The first hours of Monday's trading on the markets are spent on the assessment of the results in Germany and Moody's decision to downgrade the UK's rating. However, in the following days, it is likely that currencies will depend more on central banks' statements and macroeconomic data than on political events- writes Marcin Lipka, Conotoxia Senior Analyst.
Just after the currency market's opening on Sunday evening, we had to deal with the euro's weakening and the appreciation of the franc. This was in response to the outcome of the German Parliament elections. Slightly worse than estimates were the results of the current CDU/SPD coalition, and the good outcome of eurosceptic AFD led to a decrease in the EUR/USD or the EUR/CHF.
However, it is worth noting, that the election's result to the Bundestag does not differ significantly from the last polls. It also seems that the change from the current "Great Coalition" to "Jamaican" (CDU/FDP/Green) probably does not change Germany's approach to the economy and European integration dramatically. Investors are also likely to find out quickly that there is less chance for a final round of talks on the formation of a coalition in Lower Saxony before the elections on October, 15th. As a result, the topic of the German elections should give way to economic data from leading economies and the statements of dominant central bank's representatives.
UK credit ranking downgraded
Friday's speech from Theresa May in Florence did not clearly change the situation on the pound. The British PM avoided mentioning the specific amount of contributions that the UK will pay into the EU budget during the transitional period between the theoretical exiting from the European Union and the actual departure from the common market.
One surprise in the context of the GDP was Moody's decision to downgrade the UK rating from Aa1 to Aa2. The agency pointed out above all that the situation of public finances "has clearly weakened". Debt to GDP is expected to reach 93% GDP in 2019. In addition, Moody expects the British economy to grow only 1% in the coming year.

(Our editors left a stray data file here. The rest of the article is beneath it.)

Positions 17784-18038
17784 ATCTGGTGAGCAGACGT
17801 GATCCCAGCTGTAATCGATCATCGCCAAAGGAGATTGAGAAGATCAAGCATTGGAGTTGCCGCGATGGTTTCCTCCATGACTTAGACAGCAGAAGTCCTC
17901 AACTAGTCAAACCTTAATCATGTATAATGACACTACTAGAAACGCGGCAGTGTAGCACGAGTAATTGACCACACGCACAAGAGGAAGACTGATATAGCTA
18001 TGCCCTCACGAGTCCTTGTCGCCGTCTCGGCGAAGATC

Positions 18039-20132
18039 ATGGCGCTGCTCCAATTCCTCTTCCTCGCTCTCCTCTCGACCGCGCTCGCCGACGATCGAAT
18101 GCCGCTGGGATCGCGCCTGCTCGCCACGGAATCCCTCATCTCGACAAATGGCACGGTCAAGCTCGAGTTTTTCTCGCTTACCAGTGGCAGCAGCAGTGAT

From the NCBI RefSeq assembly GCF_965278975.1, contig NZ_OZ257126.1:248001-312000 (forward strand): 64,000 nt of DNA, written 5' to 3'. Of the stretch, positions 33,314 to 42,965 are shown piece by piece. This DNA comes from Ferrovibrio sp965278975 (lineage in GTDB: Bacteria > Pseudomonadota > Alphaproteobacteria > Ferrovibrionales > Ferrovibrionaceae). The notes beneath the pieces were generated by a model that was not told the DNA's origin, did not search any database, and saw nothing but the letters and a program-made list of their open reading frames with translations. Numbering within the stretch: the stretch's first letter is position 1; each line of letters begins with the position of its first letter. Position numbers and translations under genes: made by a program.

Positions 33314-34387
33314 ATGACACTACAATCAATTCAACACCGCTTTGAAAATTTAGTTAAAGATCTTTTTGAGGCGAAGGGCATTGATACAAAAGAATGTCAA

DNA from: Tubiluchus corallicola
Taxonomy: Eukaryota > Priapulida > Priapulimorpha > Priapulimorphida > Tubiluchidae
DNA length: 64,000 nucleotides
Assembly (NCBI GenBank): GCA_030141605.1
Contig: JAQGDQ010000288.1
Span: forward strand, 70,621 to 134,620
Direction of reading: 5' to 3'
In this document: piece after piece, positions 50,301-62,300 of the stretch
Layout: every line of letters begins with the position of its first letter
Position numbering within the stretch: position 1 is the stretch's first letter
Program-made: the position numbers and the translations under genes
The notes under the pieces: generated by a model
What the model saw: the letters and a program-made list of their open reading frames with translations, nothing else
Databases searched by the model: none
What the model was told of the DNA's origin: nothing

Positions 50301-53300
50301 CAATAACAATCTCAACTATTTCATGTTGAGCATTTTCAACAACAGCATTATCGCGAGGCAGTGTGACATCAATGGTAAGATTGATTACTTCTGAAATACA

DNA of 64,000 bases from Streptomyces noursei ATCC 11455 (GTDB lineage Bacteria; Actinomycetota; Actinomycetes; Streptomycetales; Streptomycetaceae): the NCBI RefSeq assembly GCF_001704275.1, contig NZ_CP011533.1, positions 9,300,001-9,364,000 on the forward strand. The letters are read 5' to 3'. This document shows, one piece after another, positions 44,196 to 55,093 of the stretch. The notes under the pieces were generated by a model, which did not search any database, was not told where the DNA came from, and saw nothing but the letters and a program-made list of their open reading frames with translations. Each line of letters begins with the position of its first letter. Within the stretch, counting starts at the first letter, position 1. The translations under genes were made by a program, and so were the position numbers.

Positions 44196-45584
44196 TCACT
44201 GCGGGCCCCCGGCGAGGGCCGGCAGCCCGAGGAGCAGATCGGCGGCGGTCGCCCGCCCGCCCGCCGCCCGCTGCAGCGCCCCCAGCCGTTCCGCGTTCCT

After this information, the sterling clearly lost value. The GBP/USD pair fell from 1.3530 to 1.3450. The movement was also relatively strong in relation to the zloty and caused the pound's depreciation to approx. 4.80.
After the start of Monday's trade there has been a return to the levels prior to Moody's decision, but downgrading the rating may cause that the last pound's upward trend to slow down even if the prospect of rate hikes or relatively good macroeconomic data is maintained.
Central banks, inflation and the zloty
This week will be full of speeches by the representatives of the leading central banks. Several speeches of the Federal Reserve representatives are planned. What is important, on Tuesday, Janet Yellen (President of Fed) will talk about monetary policy.
After September's meeting of the US monetary authorities, it can be seen that the Central Bank does not intend to withdraw from the 1 percentage point rate hikes. This view is likely to be maintained in the coming days. This should be an element that supports the dollar.
No fewer speeches are also planned from the ECB's representatives. In this case, statements from central banks may not be clear. On the one hand, we will probably hear about the relatively good condition of the eurozone economy, but on the other hand, we will also hear about the continued need for support from mild monetary conditions. As a result, the overall effect of the speech should, therefore, be neutral for the euro.
Of the macroeconomic data, the most important factor should be that concerning the preliminary September inflation data. On Thursday, readings will come from Germany and on Friday from the entire eurozone. The most interesting data are the readings of core inflation from the common currency area. Exceeding forecasts by 1.2% YOY, so reaching new 4-year highs should support the euro.
For the domestic market, as for the eurozone, September's inflation readings will be the most important. The preliminary reading of consumer price change for September will be published by GUS on Friday, at 2 p.m. Exceeding the consensus at a 2.0% level YOY should support the zloty and suggest that the fastest wage rise for more than five years (6.6% YOY in August) translates into higher prices. If inflation figures are in line with the expectations of most economists, the overall situation of the zloty should not change dramatically compared to what we are currently observing.